By comparison, “fit testing can tell us the true attenuation an individual is getting from a hearing protector, rather than forcing us to rely on selecting a protector with much more noise reduction than is needed to obtain a wide margin of safety to protect listeners who have a relatively poor fit with the device,” Brungart said.

Updated DOD Fit-Testing Policy Forthcoming

A revised DOD Instruction 6055.12 will update the August 2019 policy and address the Centers for Disease Control and Prevention’s position that “fit testing is an effective, practical, and essential tool for preventing occupational hearing loss.”

Under the revised instruction, all DOD personnel enrolled in their service’s hearing conservation program and exposed to high noise levels, at or above 95 decibels over an 8-hour average, will get a hearing protector fit test when they enroll in the hearing conservation program. Testing happens before initial duty in hazardous noise areas or as soon as possible after employment begins.

DOD personnel exposed to continuous and intermittent noise at or above 85 decibels as measured in this 8-hour average or impulse noise sound pressure levels of 140 decibels or greater for at least one day per year must be enrolled in a hearing conservation program.

The Defense Centers for Public Health-Aberdeen said hearing conservation and readiness programs “reduce the impact of hazardous and occupational noise-exposures to maintain fitness for duty and protect mission readiness and situational awareness in training, garrison, and deployed environments.” All U.S. Army soldiers are already enrolled in hearing conservation programs.

Additional criteria for hearing protection fit testing will go into effect with the new DOD instruction, currently expected for release by December 2023.

The instruction addresses the minimum requirements for hearing protector fit testing in the DOD, HCE said. Each service may have more stringent requirements for hearing protector fit testing that better meet the needs of their hearing conservation program, HCE explained.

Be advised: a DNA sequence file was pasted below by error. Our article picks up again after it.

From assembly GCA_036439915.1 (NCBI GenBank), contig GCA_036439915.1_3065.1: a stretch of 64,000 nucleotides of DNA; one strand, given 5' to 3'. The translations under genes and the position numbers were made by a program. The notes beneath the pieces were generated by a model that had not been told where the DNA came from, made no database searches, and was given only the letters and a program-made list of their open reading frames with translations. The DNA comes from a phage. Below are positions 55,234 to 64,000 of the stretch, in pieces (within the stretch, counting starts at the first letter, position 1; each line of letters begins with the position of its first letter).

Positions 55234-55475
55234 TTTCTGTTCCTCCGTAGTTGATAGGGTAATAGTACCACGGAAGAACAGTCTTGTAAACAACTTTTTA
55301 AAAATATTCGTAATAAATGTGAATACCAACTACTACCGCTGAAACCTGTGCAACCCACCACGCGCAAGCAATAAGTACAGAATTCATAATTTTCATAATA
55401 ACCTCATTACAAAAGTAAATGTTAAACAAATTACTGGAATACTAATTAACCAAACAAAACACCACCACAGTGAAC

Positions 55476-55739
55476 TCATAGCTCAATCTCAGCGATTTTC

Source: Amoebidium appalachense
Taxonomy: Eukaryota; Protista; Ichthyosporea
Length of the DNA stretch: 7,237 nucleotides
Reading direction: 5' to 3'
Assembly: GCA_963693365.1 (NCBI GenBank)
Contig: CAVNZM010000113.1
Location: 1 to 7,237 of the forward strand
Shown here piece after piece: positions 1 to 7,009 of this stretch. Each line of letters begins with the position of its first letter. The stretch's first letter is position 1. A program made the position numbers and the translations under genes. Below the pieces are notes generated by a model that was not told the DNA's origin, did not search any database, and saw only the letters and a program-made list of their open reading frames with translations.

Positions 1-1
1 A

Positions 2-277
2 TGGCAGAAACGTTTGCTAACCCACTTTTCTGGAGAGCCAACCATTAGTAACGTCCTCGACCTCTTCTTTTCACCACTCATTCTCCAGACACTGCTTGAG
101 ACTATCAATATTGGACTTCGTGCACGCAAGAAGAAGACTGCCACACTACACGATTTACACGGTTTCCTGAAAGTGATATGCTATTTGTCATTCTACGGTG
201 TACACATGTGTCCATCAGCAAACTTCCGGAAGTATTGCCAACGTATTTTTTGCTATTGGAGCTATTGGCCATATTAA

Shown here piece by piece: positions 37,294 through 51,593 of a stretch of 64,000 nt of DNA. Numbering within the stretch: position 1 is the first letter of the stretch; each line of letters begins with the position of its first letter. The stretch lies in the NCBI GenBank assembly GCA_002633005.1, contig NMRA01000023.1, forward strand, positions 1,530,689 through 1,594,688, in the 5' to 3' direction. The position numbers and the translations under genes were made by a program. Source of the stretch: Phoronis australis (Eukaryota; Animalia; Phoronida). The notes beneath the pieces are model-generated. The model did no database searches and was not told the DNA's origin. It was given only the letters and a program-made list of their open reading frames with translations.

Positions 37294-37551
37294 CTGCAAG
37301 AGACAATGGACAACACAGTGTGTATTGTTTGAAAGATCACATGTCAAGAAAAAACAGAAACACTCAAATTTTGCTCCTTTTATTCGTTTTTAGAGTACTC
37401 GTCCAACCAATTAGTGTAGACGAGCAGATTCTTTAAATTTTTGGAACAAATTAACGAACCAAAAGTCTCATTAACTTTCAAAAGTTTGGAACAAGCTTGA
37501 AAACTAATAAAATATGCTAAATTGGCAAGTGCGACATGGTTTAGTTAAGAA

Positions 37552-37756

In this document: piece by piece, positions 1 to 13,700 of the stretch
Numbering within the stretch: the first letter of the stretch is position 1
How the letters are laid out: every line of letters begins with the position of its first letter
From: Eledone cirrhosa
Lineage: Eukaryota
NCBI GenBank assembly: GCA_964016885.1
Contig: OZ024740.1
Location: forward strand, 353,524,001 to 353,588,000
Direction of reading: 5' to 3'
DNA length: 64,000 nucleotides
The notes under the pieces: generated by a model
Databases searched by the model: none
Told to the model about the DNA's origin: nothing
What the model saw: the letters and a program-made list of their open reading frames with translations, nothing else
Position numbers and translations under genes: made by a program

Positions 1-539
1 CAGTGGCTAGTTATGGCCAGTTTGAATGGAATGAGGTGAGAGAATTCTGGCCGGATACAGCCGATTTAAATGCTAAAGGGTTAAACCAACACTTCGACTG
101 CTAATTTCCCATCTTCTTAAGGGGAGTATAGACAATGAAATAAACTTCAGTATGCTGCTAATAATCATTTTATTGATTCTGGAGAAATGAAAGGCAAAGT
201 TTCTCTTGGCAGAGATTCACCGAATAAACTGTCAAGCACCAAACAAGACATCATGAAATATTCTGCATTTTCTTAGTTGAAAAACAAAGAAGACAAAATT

‘Last Line of Defense’

Schulz shared advice about hearing protectors, which she called “the last line of defense from noise-induced hearing loss,” including:

  • Find hearing protectors that work for you.
  • Ensure you fit them appropriately.
  • Use them whenever you are exposed to hazardous noise.
  • Fit testing is a powerful training tool to ensure wearers know “what right feels like.”

“There are hearing protector solutions that simultaneously protect you from hazardous noise and safely allow you to identify warning signals and maintain communication,” Murphy noted.

“Sudden changes to your hearing noted from hazardous noise, such as firing your weapon, may be indicative of permanent hearing loss,” Murphy said. “See your hearing conservation clinic or hearing professional immediately for medical management if your symptoms do not resolve within 36 hours.”

Additional advice from the Walter Reed National Military Audiology and Speech Pathology Center includes:

  • Make sure other personal protective equipment doesn’t interfere with the ability to properly fit hearing protection, such as protective eyewear, that can result in an air leak for earmuff protectors.
  • Hearing protectors are not a one-size-fits-all solution. If there are issues with a particular model, try a different solution, so long as the noise reduction levels are appropriate for the environment.

“Good hearing is a key to mission success—increasing operational efficacy and survivability in combat, increasing mission and training effectiveness and, maintaining quality of life,” Schulz said. “What sounds are important to you? How would you feel if you could no longer hear them? How would that loss affect your quality of life and mental health?”

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Last Updated: October 20, 2023